Like many great pieces to the ancient history puzzle, leaders of the future remember the past and are interested in restoration. In this article, you will learn who led the preservation of the old Appian Way, as well as the construction of a new one. Additionally, significant attractions found along the road are also highlighted, such as ancient Roman bridges and a mausoleum paying homage to a former emperor.
Restoration of Appian Way
Following the fall of the Western Roman Empire, the Appian Way was no longer looked upon as a major road. However, Pope Pius VI ordered for the restoration of this ancient attraction. In 1784, a fresh Appian Way was construction and positioned parallel to the old one. It reached into the Alban Hills region and was given the name ‘via Appia nuova.’ The old section became a tourist attraction referred to as ‘via Appia antica.’ There are wide pieces of the original road that has survived with great efforts of preservation. In Velletri, parts of the old road are actually used by automobiles.
If you pay a visit to the part of the road situated close to Rome, a collection of tombs and catacombs belonging to Romans and early Christians reside. The first mile of the road is also home to the Church of Domine Quo Vadis. Even today, the Via Appia contains the longest piece of straight road located in Europe.
Appian Way Monuments and Other Great Finds
A nice trip to the Appian Way will bring you closer to an assortment of ancient monuments. Head for the IVth mile to reach Porta Appia , the gate of the Aurelian Walls. The Vth mile reveals the Mausoleum of the Orazi and Curiazi; Villa dei Quintili (offering a ninpheum, theatre, and baths); and the Mausoleum of Casal Rotondo. Head for the VIth and beyond to explore the beauty of the Temple of Hercules, Torre Selce, Minucia tomb, and the Berrettia di Prete (which served as a tomb and then later as a church).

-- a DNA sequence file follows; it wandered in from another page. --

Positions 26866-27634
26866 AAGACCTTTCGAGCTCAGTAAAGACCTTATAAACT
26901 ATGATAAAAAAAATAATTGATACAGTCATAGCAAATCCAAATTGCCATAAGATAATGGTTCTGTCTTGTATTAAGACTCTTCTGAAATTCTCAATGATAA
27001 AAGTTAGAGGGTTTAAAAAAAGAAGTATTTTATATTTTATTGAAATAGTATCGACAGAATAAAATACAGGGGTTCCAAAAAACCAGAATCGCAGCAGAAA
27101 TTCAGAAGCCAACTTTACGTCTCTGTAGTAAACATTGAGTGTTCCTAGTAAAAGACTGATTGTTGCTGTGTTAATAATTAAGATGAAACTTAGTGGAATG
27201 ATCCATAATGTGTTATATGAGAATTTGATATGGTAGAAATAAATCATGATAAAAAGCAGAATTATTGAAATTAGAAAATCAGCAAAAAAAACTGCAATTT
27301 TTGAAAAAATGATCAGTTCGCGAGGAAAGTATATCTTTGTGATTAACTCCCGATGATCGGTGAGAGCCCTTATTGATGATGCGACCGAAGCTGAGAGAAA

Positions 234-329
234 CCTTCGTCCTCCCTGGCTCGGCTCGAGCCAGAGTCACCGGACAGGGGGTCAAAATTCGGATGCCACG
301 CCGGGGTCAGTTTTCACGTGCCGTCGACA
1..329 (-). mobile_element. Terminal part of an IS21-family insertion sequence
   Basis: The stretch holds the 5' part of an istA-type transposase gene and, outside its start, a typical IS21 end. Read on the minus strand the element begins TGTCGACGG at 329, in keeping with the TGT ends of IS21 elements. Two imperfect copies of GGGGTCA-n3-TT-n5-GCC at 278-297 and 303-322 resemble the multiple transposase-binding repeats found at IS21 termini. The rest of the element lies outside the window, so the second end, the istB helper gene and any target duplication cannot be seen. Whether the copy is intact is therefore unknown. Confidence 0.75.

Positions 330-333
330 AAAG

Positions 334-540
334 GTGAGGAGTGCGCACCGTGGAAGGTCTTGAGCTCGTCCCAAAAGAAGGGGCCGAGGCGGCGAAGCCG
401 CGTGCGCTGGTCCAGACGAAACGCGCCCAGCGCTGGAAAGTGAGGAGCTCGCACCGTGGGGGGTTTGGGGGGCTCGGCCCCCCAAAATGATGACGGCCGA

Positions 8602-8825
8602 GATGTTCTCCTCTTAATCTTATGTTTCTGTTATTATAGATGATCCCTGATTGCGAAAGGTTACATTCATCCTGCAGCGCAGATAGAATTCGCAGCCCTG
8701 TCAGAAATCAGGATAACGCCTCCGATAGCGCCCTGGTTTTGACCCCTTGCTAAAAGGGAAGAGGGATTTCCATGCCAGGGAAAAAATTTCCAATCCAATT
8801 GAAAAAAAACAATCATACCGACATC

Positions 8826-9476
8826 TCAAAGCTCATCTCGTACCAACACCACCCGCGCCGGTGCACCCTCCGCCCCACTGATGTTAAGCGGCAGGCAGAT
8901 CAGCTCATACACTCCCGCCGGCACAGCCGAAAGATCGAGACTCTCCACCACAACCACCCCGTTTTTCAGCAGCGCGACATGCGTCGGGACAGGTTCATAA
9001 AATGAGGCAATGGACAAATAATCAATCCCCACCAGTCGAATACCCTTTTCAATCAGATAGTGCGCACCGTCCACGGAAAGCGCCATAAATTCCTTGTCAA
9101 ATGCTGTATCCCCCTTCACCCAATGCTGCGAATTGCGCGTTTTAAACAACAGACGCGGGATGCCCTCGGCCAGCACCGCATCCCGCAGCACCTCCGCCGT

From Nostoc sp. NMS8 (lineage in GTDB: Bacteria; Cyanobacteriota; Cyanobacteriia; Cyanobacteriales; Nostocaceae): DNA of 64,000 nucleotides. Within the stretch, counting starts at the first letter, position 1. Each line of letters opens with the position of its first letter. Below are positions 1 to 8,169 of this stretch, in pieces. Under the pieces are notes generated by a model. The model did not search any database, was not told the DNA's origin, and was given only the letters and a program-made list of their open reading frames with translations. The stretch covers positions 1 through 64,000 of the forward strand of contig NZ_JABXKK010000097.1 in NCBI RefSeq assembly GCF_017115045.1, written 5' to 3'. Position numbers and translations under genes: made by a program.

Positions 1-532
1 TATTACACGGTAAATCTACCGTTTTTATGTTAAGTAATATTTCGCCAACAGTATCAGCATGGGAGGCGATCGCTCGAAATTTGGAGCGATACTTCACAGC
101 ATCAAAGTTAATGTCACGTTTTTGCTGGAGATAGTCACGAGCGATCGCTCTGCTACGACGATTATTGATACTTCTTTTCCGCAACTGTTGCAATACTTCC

The Mausoleum of Gallienus is also found here, which pays homage to Publius Licinius Egnatius Gallienus (218 , 268) , a co-emperor during the Roman Empire. He ruled from 253 to 260 with his father Valerian and then took over as a Roman Emperor on his own from 260 to 268. When he assumed control, the empire was undergoing times plagued with hard times and crisis.
The remains of various ancient Roman bridges are also found along the Appian Way, which includes the Ponte di Vigna Capoccio, Viadotta di Valle Ariccia, Ponte di Tre Ponti, Ponte Alto, and Ponte Antico.
Sadly, according to a recent New York Times article , the majestic Appian Way road that serves as a reminder of a glorious past is plagued by vandalism and congested traffic jams. It seems that illegal development is also a practice that threatens this ancient gem.